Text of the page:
This means that for all of 2015 there will be over 1000 people killed in the U.S. by the police (supposed to be there "to serve and protect"), which is nearly
3 each day.

4. 'Turncoat Dems' in House Blasted as Fast Track Fight Heads Back to Senate

The next item is by Deirdre Fulton on Common Dreams:

This starts as follows:

Drawing the swift ire of progressives around the country, the U.S. House of Representatives on Thursday took a step to revive President Barack Obama's faltering corporate trade agenda, passing Fast Track, or Trade Promotion Authority, in a 218-208 vote.

Twenty-eight Democratic lawmakers voted in favor of Fast Track, which would make it easier for Obama to ram through controversial trade deals like the Trans Pacific Partnership, reducing the role of Congress to an up-or-down vote on such mammoth agreements.

"Thanks to House Republicans and a handful of turncoat Democrats, the army of corporate execs and industry lobbyists who wrote the job-killing Trans-Pacific Partnership will now have an easier time shoving it down the throats of an American public that's broadly opposed to more NAFTA-style trade deals," Democracy for America chair Jim Dean said after the vote. "While we will continue to work to defeat fast-track for the job-killing TPP in the U.S. Senate, we will never forget which House Democrats stood with American working families against Fast Track and who sold them out."

There is more in the article, but I admit it is not easy to understand or predict.

Then again, it is very important that the TPP, the TTIP and the TiSA - all secret proposed "laws" - are stopped, for if they are not stopped, multinational corporations will be much more powerful than (democratic) governments, and can sue them as they please, e.g. simply because the corporations expected their profits to be higher than they were: Sue the government; let the case be settled, in secret, by corporate lawyers; and let the taxpayers pay for their governments' laws that harmed the expected profits of the multinational corporations.
 
Therefore, I included another article on the same subject:

5.  Fast Track Ping Pongs Back to the Senate As the Administration's Desperation Mounts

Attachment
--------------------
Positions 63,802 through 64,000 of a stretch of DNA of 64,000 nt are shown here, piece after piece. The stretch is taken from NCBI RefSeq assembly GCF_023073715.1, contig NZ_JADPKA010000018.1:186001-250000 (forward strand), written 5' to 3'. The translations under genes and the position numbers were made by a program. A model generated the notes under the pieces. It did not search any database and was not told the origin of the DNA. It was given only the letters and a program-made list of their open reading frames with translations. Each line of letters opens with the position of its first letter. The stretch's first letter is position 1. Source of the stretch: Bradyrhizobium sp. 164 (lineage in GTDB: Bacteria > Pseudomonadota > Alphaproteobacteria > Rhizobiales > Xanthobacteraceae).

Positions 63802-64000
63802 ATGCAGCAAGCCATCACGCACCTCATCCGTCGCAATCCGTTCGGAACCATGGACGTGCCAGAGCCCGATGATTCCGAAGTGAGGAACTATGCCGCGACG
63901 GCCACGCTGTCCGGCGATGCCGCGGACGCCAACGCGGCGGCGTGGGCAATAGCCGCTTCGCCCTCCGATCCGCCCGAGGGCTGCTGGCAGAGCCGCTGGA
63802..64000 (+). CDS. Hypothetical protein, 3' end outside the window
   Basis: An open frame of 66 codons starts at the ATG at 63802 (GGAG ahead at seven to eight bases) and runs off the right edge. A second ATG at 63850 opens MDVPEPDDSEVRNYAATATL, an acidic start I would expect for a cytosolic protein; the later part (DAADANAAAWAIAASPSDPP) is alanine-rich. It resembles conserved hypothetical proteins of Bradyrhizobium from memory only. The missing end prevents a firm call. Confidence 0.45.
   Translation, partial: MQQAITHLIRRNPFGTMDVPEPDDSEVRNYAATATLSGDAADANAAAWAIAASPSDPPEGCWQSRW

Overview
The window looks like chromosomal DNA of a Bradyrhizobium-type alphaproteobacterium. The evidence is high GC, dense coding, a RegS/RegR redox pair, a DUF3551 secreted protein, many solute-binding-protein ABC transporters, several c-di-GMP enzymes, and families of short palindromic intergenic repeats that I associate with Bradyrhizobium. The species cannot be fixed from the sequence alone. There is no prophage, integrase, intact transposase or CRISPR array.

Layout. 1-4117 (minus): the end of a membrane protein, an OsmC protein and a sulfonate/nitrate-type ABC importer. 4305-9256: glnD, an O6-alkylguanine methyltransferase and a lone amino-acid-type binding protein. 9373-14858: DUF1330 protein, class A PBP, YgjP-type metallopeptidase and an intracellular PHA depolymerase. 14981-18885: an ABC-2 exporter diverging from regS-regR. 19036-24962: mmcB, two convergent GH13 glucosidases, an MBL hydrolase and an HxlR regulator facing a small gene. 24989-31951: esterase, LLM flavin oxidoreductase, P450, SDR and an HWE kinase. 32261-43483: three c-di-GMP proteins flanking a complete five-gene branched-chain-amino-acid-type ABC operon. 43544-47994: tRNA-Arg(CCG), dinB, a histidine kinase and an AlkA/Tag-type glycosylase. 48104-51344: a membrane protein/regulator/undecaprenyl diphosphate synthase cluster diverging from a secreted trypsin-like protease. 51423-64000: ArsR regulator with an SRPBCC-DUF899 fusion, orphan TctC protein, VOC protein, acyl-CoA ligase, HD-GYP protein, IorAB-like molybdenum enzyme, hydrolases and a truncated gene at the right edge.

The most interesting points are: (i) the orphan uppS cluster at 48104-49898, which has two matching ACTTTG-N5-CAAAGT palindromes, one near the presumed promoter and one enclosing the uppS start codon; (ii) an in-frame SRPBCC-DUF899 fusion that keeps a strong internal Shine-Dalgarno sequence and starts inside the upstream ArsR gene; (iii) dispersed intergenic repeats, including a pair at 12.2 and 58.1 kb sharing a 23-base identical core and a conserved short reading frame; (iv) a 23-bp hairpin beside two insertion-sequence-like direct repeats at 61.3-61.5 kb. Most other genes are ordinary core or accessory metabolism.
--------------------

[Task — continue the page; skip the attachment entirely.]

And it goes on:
The last item for today is an article by Jeremy Malcolm on the Electronic Frontier Foundation:
This starts as follows:
If you're finding it hard to follow the machinations over the Fast Track bill, you're not alone—even Washington insiders are finding it hard to predict the administration's next move, as it changes from day to day. As of this morning, the House of Representatives has passed the Fast Track or Trade Promotion Authority (TPA) bill—but not the associated Trade Adjustment Assistance (TAA) bill that is a precondition of accepting Fast Track for pro-trade Democrats. This means that it's now up to the Senate to pass both bills if they can, and then to send TAA back to the House, on the strength of the assurance of Republican leaders that they will pass it there too—and that President Obama will wait to see both bills on his desk before he signs either.
This is fairly clear - but in fact it is more complicated, as the article tries to explain.

For those who want to understand more: Here is the end of the article:

Read about all of our concerns with the TPP:

And note please that the TPP - like the TTIP and the TiSA - is secret, and also
designed to remain secret for four or five years after they are adopted.

This is Obama handing the multinational corporations all the powers they please to have, for Obama is very much for the TPP, the TTIP, and the TiSA, and he let
corporate lawyers write these laws, and he kept them secret, and even forbade all members of Congress to make notes if they read them, or to discuss them with others.

And that is what all these shenanigans are about:

Secret laws that cannot be discussed, that give the multinational corporations far more powers than governments, that were written by
law
yers working for these corporations, but that have to remain secret until four or five years after they are passed.